My wife has been co-teaching Sunday school these past few months using a curriculum called, “D’oh, God!” It’s based around episodes of The Simpsons. Naturally, when I learned about Frinkiac, the database of 3 million+ screen captures from the show, I had to pass it along. Enjoy!

The Washington Post’s story, “What Ivy League Students are Reading That You Aren’t,” along with the data source for it, the Open Syllabus Explorer database, both fascinated me this week. 

If you’re curious about the source of words and phrases in the English language, you’ll likely find Arika Okrent’s YouTube channel awesome. Okrent is a contributor to the magazine, Mental Floss. I’ve subscribed to it for years, preparing myself for that “Jeopardy!” tryout that I just know I’m going to be invited to some day.

Virginia Woolf made famous the idea of “a room of one’s own.” I’m so very fortunate to have a studio space in an old factory mill in town where I can go and be creative in any and every fashion. It’s my space. My room of my own. Bored Panda’s “100 Famous Artists and Their Studios” is a wonderful photo trip through the rooms of some incredibly talented people. I found it inspiring.

Finally, the SuperBowl is this Sunday. I’m likely in the very small minority who tunes into the game to watch the game. I turn to a different channel during the half-time show and I mute all of the commercials. I realize that folks pay a gazillion bucks for these spots, but I always mute (or fast-forward through) commercials. Bleh! That said, these two spots made for Sunday’s game but released earlier got me. Dachshunds and singing sheep. What could be better?!  

and

Happy Friday, everyone!

And the Oscar Goes To: Best Picture

15 Jan

OscarThe Oscar nominations are out. No big surprises. When it comes to patting themselves on the back, the industry that is Hollywood is still overwhelmingly white and male. Still, it was a year for several good films and many wonderful performances and, per usual, I have a lot to catch up on before the awards are handed out next month. Cue up the movie tickets, Netflix, and popcorn.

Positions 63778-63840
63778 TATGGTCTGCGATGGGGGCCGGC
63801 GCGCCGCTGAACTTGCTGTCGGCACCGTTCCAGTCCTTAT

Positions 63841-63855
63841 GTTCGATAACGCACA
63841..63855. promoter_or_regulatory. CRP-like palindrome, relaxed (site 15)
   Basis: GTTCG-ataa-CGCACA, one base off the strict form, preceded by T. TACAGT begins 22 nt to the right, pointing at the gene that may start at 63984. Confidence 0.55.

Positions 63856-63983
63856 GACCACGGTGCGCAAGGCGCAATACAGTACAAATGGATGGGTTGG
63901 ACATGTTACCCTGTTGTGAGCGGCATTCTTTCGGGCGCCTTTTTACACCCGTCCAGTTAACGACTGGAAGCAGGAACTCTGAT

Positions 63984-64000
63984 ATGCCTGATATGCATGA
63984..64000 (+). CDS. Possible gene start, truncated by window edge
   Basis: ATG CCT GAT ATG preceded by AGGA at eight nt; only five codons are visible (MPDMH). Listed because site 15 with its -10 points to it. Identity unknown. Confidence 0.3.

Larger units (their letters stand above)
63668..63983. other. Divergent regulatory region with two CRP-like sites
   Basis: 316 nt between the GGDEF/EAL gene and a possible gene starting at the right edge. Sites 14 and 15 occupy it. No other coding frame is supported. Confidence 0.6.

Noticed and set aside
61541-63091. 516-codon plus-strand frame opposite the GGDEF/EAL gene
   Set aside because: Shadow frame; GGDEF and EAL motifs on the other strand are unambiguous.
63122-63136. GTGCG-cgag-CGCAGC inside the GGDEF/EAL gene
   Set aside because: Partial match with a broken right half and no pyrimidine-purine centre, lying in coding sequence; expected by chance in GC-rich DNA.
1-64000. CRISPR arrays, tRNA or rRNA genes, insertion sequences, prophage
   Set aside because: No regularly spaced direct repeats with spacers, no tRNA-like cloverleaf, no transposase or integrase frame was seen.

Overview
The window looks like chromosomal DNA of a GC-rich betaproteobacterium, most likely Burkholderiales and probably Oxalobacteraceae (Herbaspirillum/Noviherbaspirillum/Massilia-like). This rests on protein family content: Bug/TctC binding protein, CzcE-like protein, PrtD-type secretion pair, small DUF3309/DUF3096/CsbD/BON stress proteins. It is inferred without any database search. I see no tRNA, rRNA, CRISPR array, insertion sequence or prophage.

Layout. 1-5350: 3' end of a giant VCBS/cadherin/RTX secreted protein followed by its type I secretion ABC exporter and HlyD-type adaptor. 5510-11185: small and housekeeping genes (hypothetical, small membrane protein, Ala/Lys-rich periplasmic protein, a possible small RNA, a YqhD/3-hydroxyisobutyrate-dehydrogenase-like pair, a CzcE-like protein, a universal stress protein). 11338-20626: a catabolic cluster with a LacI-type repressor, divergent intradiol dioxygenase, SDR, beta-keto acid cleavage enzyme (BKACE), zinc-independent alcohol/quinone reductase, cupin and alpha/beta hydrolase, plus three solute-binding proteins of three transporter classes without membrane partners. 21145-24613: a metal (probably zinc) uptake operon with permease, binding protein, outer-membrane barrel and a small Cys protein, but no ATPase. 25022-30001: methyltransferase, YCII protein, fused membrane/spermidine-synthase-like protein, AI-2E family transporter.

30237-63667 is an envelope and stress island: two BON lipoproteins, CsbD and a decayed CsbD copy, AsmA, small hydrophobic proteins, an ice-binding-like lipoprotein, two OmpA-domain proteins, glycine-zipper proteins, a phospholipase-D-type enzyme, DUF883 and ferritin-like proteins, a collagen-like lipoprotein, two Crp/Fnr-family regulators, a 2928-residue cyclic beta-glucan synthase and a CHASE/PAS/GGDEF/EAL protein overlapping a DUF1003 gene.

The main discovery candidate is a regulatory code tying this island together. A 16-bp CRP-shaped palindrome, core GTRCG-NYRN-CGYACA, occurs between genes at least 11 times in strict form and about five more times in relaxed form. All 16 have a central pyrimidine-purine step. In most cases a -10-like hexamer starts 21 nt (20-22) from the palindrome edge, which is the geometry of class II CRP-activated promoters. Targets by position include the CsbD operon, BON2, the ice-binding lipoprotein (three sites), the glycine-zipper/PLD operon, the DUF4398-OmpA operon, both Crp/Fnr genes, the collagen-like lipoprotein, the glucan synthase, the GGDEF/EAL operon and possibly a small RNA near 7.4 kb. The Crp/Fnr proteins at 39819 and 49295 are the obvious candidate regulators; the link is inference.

For fun, I wondered what it would be like to name my personal Oscar nominations and winners this year. Oh, I don’t mean making picks based upon the movies of last year, but the events of my life during that time. What would be the Best Picture of my 2015? Who would be the Best Actress? Best Director? What was the Best Score, the background music of my year?

I sat down with pen and paper and started my lists. It’s more difficult that I thought and thus will take a few posts, but let’s start with what those darned Oscar celebration directors always make us wait until the end to find out – Best Picture. No need to stay up past midnight here.

The 2015 nominees for Best Picture in my year are:

ACC

It’s a long way from the Library to the 7th floor of the ACC.

The Road Less Traveled – A medical research librarian leaves the familiar confines of the library and her library kin to explore the highway of evaluation in clinical and translational  science. Along the way she meets up with intense grant writing, crazy deadlines, people who speak a different language, and much packing and unpacking of office boxes. Will it be a cliffhanger or a “happily ever after”? You decide.

*****

Little Snow

Dogs always steal the snow, er… show.

Snowpocalypse 2015 – The bustling, blue collar, chip-on-its-shoulder city of Worcester, Massachusetts is pummeled with snow the likes of which it cannot remember. Almost 120 inches of snow falls, leaving the City buried in challenges, but full of heart as the citizens all get behind the race to claim the title, “Snowiest City in the US.” No spoilers here. You’ll have to check out the Golden Snow Globe to see who won.

*****

IMG_2052

Austin, Texas. The backdrop alone makes for a winning film.

SwingTime – A bunch of medical librarians land in Austin, Texas and discover that honky tonks and margaritas and Texas Swing are all right up their alley. Meeting? Was there also a meeting? Think of this one as Todd Phillips writes a movie with smart people in the cast.

*****

IMG_2282

It’s ideal, but is it a winner?

Our House in the Middle of the Street – Adopting the title of the hit song by the band, Madness, back in the 1980s, the attempt to buy a home becomes maddeningly complicated at every turn possible. A Mad, Mad, Mad, Mad World it was, but this picture avoids the pitfalls of  The Money Pit and becomes an instant classic. Home, Sweet Home.

*****

Four Friends

Who will fall into the drama?

The Big Thrill – Four friends gather by a lake for a weekend of reminiscing. Twenty five years may have gone by between meetings, but the reunion is filled with laughter and tears. Lawrence Kasdan’s influence knows no bounds.

***************

Wow! What a slate. There’s not a non-deserving picture in the bunch. Hand me the envelope there, judges. And the Oscar for Best Picture of 2015 goes to…

Our House in the Middle of the Street! 

This is the first Oscar win for first-time homeowners Sally and Lynn. The sentimental favorite, yes, but who can argue? We can now sit in the comfort of a warm and cozy home and watch movies forever. Definitely a “Happily Ever After” feature.

Stay tuned for more. We’ll be back after a commercial break.